Click and switch
Will moving online accelerate trends towards a consumer church at the expense of costly discipleship? That's my fear, writes Michael Shaw
Sunday’s service left me drained. I didn’t have to do much, the service was run by the minister-in-training, my sermon had been pre-recorded in the week, so all I had to do was sit back. But my brain is full of concerns about the people in the church. Normally I can grab a coffee with one or two after the service, or during the week. It doesn’t help that we were struggling before this crisis financially and that things have got worse (only in a good place thanks to a Baptists Together emergency grant) so I am already worried about whether I will have a church to go back to after the end of lockdown. But I am worried about whether what we do is meeting the needs of others.
Reading a social media posts of fellow Baptists ministers later that day, I discovered I was not alone in my despair. At least two mentioned wanting to resign and give up, while another mourned for what she had lost. Others listed their failures.
The church was already very consumer-focused, with attractional churches, possessing seemingly unlimited resources, drawing people from the margins into city centres or from rural villages into towns for the “big” church experience; while smaller churches struggled with what they could do, a borrowed musician here and there! But these days you don’t have to get into a car to switch churches, you can do it during the service, and nobody will ever know!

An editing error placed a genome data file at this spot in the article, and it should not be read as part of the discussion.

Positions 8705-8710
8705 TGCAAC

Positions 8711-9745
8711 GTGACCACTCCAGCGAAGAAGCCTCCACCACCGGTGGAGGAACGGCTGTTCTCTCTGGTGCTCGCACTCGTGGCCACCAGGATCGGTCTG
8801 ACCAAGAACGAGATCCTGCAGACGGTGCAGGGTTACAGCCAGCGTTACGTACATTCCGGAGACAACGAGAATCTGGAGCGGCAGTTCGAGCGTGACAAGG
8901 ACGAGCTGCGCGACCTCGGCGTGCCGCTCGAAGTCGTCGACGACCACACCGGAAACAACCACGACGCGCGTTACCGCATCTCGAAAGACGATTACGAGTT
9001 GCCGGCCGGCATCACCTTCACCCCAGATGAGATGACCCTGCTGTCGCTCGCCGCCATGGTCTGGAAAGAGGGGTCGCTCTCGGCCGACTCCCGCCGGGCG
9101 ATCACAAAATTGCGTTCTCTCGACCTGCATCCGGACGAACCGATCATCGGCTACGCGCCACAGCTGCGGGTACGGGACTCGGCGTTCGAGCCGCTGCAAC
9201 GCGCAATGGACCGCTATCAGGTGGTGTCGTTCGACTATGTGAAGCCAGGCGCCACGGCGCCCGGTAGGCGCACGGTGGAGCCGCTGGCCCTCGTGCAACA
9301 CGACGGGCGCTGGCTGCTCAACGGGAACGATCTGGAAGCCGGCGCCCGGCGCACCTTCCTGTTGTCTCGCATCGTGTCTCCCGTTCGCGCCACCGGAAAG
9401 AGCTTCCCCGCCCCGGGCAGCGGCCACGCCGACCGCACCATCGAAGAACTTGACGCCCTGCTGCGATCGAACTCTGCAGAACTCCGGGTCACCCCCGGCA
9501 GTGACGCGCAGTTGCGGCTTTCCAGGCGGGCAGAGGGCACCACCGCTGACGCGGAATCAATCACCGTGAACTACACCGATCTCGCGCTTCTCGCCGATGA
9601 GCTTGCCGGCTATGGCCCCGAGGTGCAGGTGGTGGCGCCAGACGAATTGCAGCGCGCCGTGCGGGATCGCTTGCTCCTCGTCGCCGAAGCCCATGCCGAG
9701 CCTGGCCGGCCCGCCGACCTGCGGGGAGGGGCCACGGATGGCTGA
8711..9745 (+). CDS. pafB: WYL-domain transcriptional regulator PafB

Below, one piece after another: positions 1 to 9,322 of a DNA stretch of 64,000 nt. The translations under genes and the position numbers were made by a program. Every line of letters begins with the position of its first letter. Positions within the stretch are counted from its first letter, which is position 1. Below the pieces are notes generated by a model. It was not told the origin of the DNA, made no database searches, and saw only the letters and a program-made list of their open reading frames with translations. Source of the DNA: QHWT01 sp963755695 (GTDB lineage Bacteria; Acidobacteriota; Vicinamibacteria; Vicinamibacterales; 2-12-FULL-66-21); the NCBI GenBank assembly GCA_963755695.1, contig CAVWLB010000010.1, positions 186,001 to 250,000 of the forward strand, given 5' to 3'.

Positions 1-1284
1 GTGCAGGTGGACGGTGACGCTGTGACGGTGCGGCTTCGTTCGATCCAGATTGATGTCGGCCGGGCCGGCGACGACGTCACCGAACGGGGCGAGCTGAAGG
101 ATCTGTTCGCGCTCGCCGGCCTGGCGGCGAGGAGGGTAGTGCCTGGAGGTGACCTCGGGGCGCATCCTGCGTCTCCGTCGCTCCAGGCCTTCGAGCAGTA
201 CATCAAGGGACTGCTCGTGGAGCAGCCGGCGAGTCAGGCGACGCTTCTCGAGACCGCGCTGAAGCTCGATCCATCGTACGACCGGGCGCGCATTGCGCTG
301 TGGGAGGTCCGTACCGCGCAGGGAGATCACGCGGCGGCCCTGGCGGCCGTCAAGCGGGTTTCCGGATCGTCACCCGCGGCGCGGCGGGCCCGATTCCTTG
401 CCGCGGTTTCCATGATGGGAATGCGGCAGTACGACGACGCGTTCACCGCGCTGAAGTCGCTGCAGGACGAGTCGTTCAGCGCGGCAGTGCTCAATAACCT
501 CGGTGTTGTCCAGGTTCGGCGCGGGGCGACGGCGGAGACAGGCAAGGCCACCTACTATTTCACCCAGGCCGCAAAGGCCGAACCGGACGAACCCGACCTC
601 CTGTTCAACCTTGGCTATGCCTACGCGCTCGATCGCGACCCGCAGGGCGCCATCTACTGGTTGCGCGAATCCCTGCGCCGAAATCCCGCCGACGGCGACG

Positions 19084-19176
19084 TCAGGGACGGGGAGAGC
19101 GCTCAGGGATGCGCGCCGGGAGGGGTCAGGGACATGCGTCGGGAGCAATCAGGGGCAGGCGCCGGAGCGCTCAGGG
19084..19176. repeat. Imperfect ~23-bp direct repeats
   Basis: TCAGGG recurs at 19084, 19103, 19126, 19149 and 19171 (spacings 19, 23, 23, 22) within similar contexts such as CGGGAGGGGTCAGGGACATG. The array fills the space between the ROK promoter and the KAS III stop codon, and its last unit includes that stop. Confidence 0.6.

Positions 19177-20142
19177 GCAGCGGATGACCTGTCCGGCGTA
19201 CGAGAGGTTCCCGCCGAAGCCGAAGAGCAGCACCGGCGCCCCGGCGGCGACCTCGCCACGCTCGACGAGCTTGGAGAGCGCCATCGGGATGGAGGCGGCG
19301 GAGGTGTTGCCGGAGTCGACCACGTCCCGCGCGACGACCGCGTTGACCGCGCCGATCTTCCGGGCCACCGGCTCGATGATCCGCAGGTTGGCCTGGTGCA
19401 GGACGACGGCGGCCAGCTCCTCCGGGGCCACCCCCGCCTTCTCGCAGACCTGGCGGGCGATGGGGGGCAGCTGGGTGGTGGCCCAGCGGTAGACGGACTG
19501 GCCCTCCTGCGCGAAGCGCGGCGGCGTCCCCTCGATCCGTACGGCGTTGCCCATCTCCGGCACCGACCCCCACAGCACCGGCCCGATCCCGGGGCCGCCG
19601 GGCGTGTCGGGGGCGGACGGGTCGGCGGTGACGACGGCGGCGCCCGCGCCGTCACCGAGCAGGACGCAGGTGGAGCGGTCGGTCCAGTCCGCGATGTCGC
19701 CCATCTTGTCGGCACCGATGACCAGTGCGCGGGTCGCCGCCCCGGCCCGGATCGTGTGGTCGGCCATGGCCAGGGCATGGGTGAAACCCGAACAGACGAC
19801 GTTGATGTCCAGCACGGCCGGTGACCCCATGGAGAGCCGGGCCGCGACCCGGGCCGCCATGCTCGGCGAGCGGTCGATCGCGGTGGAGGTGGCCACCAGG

That may give some churches a distinct advantage, but other, less technically minded-churches are going to feel the pinch. And while we read the stats that more people are going to churches, what kind of churches are they choosing?
One local Anglican minister berated the Church of England for what they are doing. 'We're … seeing central sources only linking to excellent content that the local can never produce. The potential for folk to migrate to such resourcing that may not continue, and can never support them locally, could have a real future ministry and discipleship issues.'
Are we as Baptists doing the same? I know some local associations, including my own, are profiling churches each Sunday, will they be opting for the ones that look better on their streams rather than the ones that are cobbled together by ministers who are doing their best, but were never trained for this.
My fear is that online church may mean that local, community churches may not survive. And even if we see people wanting to engage with the church beyond lockdown, will they be disciples or consumers?
I have been doing some vlogs, not as polished as the YouTube clips I see, but expressing my vision for what church renewal might look like. There's a high priority on costly discipleship - and a warning on pandering to a consumer-led culture.
Image | Glenn Carstens-Peters | Unsplash
Michael Shaw is minister of Devonport Community Baptist Church in Plymouth
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